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Softball: British beneficiary

Former Valencia player makes Great Britain national team

Posted: August 7, 2012 1:55 a.m.
Updated: August 7, 2012 1:55 a.m.

Valencia High graduate Amy Moore spent the summer with Great Britain's national softball team, where she competed against elite international competition. She'll return to the University of the Pacific team this season.


Amy Moore has never been to the Great Britain.

But she has certainly gained an appreciation for the country in which many in her family — including her father — were born.

This summer, the Valencia High graduate suited up for team Great Britain during international softball competition, and the University of the Pacific catcher, who will start her senior year in the fall, set herself up for many more years of international service.

Playing for the British team didn’t exactly require learning a new language, but it did require some adjustments.
For instance, she didn’t put on her jacket — she put on her jumper.

“When we change out of our uniforms, they call it, ‘Go put your kit on.’ Sleeping in is, ‘Getting your lie in,’” she adds. “I learned a lot of lingo terms and a lot of things the British do, and it all has grown on me and I’m saying some of them now.”

Moore, who became the first player in University of the Pacific history to suit up for a national softball team when she took the field at the Canadian Open Fastpitch International Championship in July, was eligible for the Great Britain team because her father, Steve, was born on Burtonwood Air Force Base in Lancashire, England.

And while the slang may have been different, she quickly learned the game was the same.

“Before every single game I just told myself, ‘Play the game you’ve played your whole life,’” she says. “Be confident, because my skill and ability got me to where I was, so I had to be doing something right.”

It wasn’t quite the same game she had always played, though.

Moore, who has played catcher nearly all her life, was asked to move around the field, playing primarily first base and outfield because Great Britain had an established veteran catcher already in place.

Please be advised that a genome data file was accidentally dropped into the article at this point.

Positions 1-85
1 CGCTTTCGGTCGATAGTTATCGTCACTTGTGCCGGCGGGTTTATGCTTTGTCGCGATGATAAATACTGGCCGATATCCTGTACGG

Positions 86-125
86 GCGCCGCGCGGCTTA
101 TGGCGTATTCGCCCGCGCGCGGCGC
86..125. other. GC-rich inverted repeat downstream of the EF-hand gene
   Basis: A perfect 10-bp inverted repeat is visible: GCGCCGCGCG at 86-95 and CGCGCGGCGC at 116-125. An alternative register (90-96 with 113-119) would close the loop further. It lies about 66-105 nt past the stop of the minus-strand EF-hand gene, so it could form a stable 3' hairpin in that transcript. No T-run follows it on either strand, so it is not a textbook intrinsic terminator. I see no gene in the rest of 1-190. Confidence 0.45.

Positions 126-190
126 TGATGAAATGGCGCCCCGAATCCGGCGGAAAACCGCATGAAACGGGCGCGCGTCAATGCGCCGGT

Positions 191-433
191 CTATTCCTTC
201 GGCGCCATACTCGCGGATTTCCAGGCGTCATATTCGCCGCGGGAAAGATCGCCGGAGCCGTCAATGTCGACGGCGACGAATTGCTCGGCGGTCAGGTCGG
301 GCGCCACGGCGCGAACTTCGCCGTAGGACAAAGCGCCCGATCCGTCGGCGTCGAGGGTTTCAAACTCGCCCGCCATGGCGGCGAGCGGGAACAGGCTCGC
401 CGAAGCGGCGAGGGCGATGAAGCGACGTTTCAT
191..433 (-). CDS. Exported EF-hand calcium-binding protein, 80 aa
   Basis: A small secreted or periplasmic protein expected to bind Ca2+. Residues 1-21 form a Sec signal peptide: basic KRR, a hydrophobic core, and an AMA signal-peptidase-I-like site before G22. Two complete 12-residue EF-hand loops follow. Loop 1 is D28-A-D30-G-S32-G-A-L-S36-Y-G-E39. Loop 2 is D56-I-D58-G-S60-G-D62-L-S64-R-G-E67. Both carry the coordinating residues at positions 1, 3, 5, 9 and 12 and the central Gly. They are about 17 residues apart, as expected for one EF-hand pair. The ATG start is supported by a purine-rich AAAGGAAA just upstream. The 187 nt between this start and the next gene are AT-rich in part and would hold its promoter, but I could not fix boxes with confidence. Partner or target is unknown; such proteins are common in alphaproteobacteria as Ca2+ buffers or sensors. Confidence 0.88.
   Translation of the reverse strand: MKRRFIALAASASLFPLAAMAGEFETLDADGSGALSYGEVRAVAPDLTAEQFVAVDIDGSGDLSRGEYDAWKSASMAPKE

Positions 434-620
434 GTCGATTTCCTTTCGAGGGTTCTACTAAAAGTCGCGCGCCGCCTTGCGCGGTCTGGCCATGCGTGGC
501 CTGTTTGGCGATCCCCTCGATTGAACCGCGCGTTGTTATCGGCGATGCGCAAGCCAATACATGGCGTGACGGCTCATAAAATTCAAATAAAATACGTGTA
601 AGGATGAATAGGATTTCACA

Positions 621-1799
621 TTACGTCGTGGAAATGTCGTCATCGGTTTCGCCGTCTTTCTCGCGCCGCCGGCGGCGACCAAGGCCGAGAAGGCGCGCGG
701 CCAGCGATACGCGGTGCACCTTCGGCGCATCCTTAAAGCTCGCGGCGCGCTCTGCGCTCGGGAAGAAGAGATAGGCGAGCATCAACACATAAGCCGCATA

She continued to perform, though, batting .273 in 11 games with nine hits, two RBIs, two stolen bases and a .985 fielding percentage.

“She did very well at both (positions), especially first base, where she showed good instincts for the position and the game generally,” says Great Britain team manager Bob Fromer.

Playing in tournaments that featured some of the top competition in the world, including an American squad that featured her former Valencia High teammate Jordan Taylor and Hart High rival Jessica Shults, the British team surprised the competition game after game.

“We were always the underdog in every game we played,” Moore says. “Whether it was Mexico, Chinese Taipei, Japan, and the hard thing is we held our own. It was a few errors here or there. We weren’t supposed to be there, but we proved people wrong again and again.”

After the Canadian Open, where the British finished second, the team traveled to Whitehorse, Yukon in Canada to compete in the International Softball Federation World Fastpitch Championship, where Great Britain finished 11th in the world.

Her career with the British softball team, though, isn’t coming to an end.

She’ll return to college for her senior season, after which she plans to play professionally in Holland and with the Great Britain team at next summer’s European Championship.

“She should become one of our key players,” Fromer says. “Our core group that has been together for the past six or seven years is beginning to change as some players are retiring. The team will get younger as a result and will need players of Amy’s quality to maintain our achievements over the past few years.”

There’s little break for Moore despite the summer season ending in late June.

She’s back in the Santa Clarita Valley, coaching a youth softball team for the second summer in a row.

“Every coach I’ve had I’ve tried to take something away and build on it. From (youth coach) Diane Spigner, to my college coaches to my national coaches,” she explains.

Now it’s her turn to impart the wisdom, as her career continues to flourish.

And perhaps just as important as learning to play the game at a higher level is the opportunity to play with Great Britain, which has given Moore the chance to learn more about the country her father and grandmother were born in.

And that thing about Moore having never seen the United Kingdom — that’s about to change.

The family has planned a trip at the end of the year.

“It’s kind of an opportunity to see another culture and see where her heritage started,” Steve Moore says. “It’s a once-in-a-lifetime opportunity that she can participate at this level. I’m just grateful that her heritage enabled her to.”



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